We do not remove material from customer accounts ourselves, because there is always the chance that our messing around in their site can do unintended harm, so if the customer does not remove the material, their account is suspended. This also has the effect of getting a site owner’s attention if they chose to ignore our notification email.

We also respond to all DMCA claimants and advise them that we have provided this 48 hour window, including organizations such as the MPAA, RIAA, IFPI, Microsoft, Blizzard, various individual US and international movie studios and record labels, and so on. They all seem perfectly fine with it.

Anonymous Coward says:

Re: Re: Re:2 Re:

In principle, I believe that the customer shouldn’t have to remove material that may not be infringing (as I suspect you do), but I do understand the potential costs my company is looking at when making these types of decisions. It’s easy to say “side with the customer” when it’s not your business on the line and you have to spend thousands of dollars (at minimum) in legal fees just to get out of a contributory infringement suit even using the safe harbor grounds. We’ll never make that money back from a customer paying a little over a hundred dollars per year for hosting.

What would you have us do? If you’ve got a better solution, I’m all ears.

Anonymous Coward says:

Removed Repositories

It would be great if GitHub wouldn’t bully users on their own site. There have been a number of politically charged moves by their staff removing perfectly neutral and benign repositories at the request of certain political radicals. It is a little disturbing. I myself have moved all my software off their site and to Gitorious.

I’d advise everyone else to do the same frankly. Political agendas have no place in policing software.

https://gitorious.org/

Rekrul says:

First, whenever possible, users will have a chance to fix problems before we take content down.

Notice it doesn’t say that users have a chance to dispute the claim. It’s automatically presumed that they’re in the wrong and should have to “fix” their project to satisfy whoever sent the claim.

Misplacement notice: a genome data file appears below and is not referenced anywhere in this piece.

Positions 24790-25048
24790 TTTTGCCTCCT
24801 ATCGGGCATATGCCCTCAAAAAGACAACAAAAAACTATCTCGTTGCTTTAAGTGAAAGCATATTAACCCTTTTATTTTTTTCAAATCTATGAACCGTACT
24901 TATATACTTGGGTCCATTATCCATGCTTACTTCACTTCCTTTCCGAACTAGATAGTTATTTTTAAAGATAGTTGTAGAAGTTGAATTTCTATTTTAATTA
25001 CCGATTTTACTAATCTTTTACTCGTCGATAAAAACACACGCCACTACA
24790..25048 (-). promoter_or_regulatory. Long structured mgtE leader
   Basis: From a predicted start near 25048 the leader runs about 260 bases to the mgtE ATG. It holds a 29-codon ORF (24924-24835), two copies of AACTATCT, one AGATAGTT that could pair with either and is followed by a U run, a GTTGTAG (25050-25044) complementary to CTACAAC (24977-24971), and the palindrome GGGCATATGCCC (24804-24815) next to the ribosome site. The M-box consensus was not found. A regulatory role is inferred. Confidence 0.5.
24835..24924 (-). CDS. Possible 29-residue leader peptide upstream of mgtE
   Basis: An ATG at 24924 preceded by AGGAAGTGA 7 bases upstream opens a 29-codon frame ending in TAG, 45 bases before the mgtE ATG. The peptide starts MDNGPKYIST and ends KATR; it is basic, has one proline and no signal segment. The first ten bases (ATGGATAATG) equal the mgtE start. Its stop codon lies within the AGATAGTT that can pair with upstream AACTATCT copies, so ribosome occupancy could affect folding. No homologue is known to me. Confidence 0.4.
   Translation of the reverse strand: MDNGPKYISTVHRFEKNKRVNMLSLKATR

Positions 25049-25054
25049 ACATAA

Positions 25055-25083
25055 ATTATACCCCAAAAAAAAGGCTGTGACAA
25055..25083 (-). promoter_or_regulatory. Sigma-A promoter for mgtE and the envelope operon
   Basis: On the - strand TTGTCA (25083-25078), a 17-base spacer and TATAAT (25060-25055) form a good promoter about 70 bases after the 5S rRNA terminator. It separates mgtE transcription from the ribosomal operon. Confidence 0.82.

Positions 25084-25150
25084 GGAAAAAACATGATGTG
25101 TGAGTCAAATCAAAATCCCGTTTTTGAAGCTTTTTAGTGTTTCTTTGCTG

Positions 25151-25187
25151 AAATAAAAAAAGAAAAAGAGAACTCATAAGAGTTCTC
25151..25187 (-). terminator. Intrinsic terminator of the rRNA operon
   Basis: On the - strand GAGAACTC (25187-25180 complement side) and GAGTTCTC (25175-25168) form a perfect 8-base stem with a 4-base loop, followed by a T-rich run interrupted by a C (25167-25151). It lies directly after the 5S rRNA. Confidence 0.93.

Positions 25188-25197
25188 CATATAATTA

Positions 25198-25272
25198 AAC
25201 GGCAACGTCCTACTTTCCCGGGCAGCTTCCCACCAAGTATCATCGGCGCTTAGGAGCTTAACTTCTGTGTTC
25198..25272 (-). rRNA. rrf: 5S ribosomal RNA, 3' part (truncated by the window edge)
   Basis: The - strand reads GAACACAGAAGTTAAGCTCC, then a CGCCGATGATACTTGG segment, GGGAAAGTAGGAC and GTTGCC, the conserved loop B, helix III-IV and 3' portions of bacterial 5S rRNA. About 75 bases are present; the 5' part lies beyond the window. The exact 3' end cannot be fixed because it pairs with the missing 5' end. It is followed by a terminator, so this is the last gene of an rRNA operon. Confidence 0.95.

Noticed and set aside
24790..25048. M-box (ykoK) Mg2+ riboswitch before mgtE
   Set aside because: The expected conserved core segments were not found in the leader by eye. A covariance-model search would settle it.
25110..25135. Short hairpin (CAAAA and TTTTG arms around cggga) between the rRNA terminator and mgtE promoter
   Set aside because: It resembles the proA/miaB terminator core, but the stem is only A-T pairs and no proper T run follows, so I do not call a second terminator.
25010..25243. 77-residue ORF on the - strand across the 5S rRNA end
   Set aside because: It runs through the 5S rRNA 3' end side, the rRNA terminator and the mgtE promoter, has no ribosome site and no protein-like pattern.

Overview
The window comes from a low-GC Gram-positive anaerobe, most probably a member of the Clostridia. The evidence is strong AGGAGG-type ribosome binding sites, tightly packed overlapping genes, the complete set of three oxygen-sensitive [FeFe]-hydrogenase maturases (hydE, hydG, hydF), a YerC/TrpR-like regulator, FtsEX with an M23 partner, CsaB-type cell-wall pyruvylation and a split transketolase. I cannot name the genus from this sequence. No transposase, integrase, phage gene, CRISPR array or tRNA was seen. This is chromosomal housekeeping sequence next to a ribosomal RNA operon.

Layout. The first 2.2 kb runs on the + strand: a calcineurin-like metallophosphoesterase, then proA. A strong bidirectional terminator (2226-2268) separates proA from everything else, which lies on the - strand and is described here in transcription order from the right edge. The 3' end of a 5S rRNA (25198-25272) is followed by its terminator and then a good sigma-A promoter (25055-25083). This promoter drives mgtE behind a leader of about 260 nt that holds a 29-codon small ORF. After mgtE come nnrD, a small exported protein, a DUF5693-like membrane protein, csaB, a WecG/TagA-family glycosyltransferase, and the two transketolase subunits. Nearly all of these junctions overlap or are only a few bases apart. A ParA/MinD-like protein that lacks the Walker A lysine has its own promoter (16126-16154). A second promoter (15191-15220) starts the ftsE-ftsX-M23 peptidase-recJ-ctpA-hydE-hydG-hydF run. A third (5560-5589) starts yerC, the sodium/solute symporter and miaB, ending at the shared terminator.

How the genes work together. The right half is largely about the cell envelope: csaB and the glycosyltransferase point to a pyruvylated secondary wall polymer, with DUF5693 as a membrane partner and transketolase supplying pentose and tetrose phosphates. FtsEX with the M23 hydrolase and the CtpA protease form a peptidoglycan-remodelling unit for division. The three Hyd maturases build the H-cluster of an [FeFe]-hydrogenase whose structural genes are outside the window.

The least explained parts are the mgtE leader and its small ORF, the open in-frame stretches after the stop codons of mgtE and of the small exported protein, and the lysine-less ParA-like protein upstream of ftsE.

Besides, since when has the DMCA allowed third parties to make copyright claims on code that they don’t own? GitHub shouldn’t be taking down any of these projects, they should be sending a reply to the organization making the claim, explaining that they do not hold the copyright on the code and that if they object to it, they should take it up with the author.

jackn says:

First, whenever possible, users will have a chance to fix problems before we take content down.

Notice it doesn’t say that users have a chance to dispute the claim. It’s automatically presumed that they’re in the wrong and should have to “fix” their project to satisfy whoever sent the claim.

Yes, this. When being censored or punked by a competitor, there is nothing to fix.

Anonymous Coward says:

Re: Re: Re:

The counter-argument is that the damage suffered by the rightsholder due to the “infringement” is so great that getting the material removed quickly trumps the free speech interest. Get the stuff taken down first, then sort out the free speech issues later. (At least, that’s my understanding of the thought process.)

Now, if every DMCA takedown notice was targeting material that was in fact infringing, we might take less of an issue with it. But the reality is different. The DMCA takedown process gets abused quite often. And the reality is that 10 business days on the Internet is an eternity. Having content disabled for that time can dramatically impact a website’s livelihood. In addition, sometimes getting information out is time-critical and having it taken offline for 2 weeks can lead to other problems.